Sunday, June 04, 2017

Fire Feb 13, 2017!

Sorry for the 6+ month gap in my postings. Life was very rudely interrupted by a huge fire on Feb 13. It started on Early Valley Road near the bottom of our 3.5k driveway and appears to have been caused by a fuse dropping out of a utility pole. Ross noticed huge amounts of smoke coming up the valley (there was a strong norwester). We put the dogs and a couple of essentials in the truck drove down our drive about 1k and found neighbours frantically escaping up the hill. After opening up stock gates, we decided we shouldn't drive back home as there was no vehicle egress route from the top of our property. So we drove over the neighbour's paddocks to a neighbour's driveway that goes up and got to Summit Road at the top of our ridge.  It was about 6:30pm at that point.

The fire rapidly moved up the hill. Our house is just behind the trees to the left of the bright flames in the middle of the photo. By 10pm, the fire was too close and the smoke was bad so we had to leave, assuming our house would be gone soon. This was confirmed by a neighbour on the next ridge north who could see our property was surrounded by fire. We went to a neighbour's house away from the fire for the night.

The next morning, our neighbour called to say he could see a green roof!! We couldn't believe it. Our house had miraculously survived. Well it wasn't a complete miracle. Ross had always been concerned about the possibility of fire and had kept the small lawn in front of the house short and well watered in the summer. And we always kept stock to keep the grass down in the paddocks close to the house. Plus Ross had trimmed the branches on the large trees behind our house to about 7 ft high and had cleared all the debris from under them. As Ross' father used to say, 'the harder you work, the luckier you get'.  It was sobering to see the scorched ground under those trees and realize that if Ross hadn't done that clearing, they probably all would have gone up in the fire and then the house. The fire came within 6 ft of our house at one corner and about 10 ft at another. Here's a drone photo showing how lucky we are to have our house. Over 100 of our 117 acres burned.
We went up to the house the next morning and this was the view before we got there:
And here's the view from the other side of the valley:

We spent the next 2 days putting out residual fires around the property with backpacks of water plus some help from volunteer firefighters. Most of the pipes from our two 30,000L water tanks burned so the tanks were empty the next morning. But all that water leaking out must have helped put out the fire.

The fire raged for about 5 days eventually covering 5000 acres and burning down 9 houses including our next door neighbour's house and two others on our street. The wind changed on day 3 and that's when things really got out of control. Because everything was burned around our house, we weren't too worried about our place even though the wind was blowing the fire back in our direction.
By the fourth night, we were able to stay at home for the night but it was probably stupid as the smoke stench in the house was dreadful despite leaving it open every day. It was almost 3 months before people didn't notice the smoke smell when they walked into our house.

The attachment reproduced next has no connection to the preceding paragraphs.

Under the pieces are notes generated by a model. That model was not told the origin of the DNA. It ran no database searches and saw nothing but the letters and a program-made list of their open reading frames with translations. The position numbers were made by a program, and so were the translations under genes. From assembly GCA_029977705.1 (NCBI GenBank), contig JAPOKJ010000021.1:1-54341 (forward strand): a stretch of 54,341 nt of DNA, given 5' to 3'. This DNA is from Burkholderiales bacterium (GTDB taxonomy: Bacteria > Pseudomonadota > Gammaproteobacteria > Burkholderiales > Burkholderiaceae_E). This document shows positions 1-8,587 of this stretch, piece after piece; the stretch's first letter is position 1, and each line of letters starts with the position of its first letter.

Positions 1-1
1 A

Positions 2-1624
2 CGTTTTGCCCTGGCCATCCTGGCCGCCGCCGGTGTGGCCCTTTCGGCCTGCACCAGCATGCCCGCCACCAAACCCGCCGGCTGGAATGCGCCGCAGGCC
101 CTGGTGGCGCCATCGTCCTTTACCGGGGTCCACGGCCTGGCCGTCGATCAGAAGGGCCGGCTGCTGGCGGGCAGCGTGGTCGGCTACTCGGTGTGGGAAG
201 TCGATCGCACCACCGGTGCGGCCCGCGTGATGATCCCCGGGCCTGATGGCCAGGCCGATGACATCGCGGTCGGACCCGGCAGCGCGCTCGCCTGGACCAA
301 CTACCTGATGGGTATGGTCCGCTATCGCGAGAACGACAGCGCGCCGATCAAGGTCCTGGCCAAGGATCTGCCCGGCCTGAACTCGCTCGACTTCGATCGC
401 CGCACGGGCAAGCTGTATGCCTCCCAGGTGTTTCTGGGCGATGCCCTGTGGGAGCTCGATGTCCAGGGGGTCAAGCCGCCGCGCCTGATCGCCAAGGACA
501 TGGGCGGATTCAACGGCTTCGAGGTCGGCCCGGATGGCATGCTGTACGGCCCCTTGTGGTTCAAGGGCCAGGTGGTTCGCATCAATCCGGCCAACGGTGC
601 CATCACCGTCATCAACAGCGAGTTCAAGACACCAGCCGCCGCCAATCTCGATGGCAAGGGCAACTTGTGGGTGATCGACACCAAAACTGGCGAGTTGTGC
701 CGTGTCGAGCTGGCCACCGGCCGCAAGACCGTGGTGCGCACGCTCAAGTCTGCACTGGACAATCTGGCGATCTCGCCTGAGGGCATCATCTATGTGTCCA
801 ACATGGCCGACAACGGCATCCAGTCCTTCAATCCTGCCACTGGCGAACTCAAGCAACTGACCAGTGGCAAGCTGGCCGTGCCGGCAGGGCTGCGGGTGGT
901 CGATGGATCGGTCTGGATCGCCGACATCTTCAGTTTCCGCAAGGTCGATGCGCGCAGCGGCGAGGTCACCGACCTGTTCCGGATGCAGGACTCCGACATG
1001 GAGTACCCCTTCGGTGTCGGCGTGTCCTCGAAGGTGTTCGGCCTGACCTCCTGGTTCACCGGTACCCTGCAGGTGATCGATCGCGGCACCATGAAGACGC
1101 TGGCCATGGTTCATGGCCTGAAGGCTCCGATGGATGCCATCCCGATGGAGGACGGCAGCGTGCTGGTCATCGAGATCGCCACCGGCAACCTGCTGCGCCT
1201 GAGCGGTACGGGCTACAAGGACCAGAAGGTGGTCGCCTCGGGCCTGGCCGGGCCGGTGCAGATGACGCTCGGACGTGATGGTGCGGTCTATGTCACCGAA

We lost four sheds, most of our fencing, two heifers and only about 1/3 or so of our vegetable gardens  in the fire. Our three lambs survived as did all of our chickens - thank heaven for that huge chook palace all covered in roofing iron! Our old cow Milkshake turned up two days after the fire looking pretty bad but with some fresh hay and water she started to perk up. And after about a week, she wandered over to our neighbour's bull (the fences were burned and not much of a barrier) so she must have been recovered enough to answer nature's call!

Our lemon tree!
It took about two months to clean up all the shed debris. Our 24m long propogation area with office, shade house, glasshouse and raised beds took forever! As we have decided to turn it into grass, gardens and a sitting area (maybe even with a spa!), we had to remove all the gravel and underlying half burned plastic sheeting that had been there for 20 years. I'm now most of the way through digging over all the compacted clay soil and adding gypsum and compost.

Ross is a happy man now as he has rebuilt the retaining walls near the house and the steps down from the house and he is now rebuilding sheds.

And we've even managed to get away to a friend's bach at Lake Tekapo for 2 nights!
While Ross is building, I am planting (or digging over compacted clay!). I've planted over 300 natives so far mostly along the driveway. But I also put some in a steep bit of our garden after first putting in coir matting.

My friend Rosemary helping with planting
The retaining walls have been repaired and the fence lines are bulldozed ready for the fencer and look how green things are getting. Although we spent a lot on aerial grass seeding, most of the green is broom, California thistle, bracken fern (native at least!) and blackberry! But at least it's green.
Digger driver putting in concrete (non-flammable!!) poles for retaining wall
Some trees that burned have new leaves and the tussock grass is sprouting. The flax has survived remarkably well. After being burned almost to the ground, most of it is coming back.
Tussock regrowth

Grass growing along creek
And even the burned cabbage trees still look cool!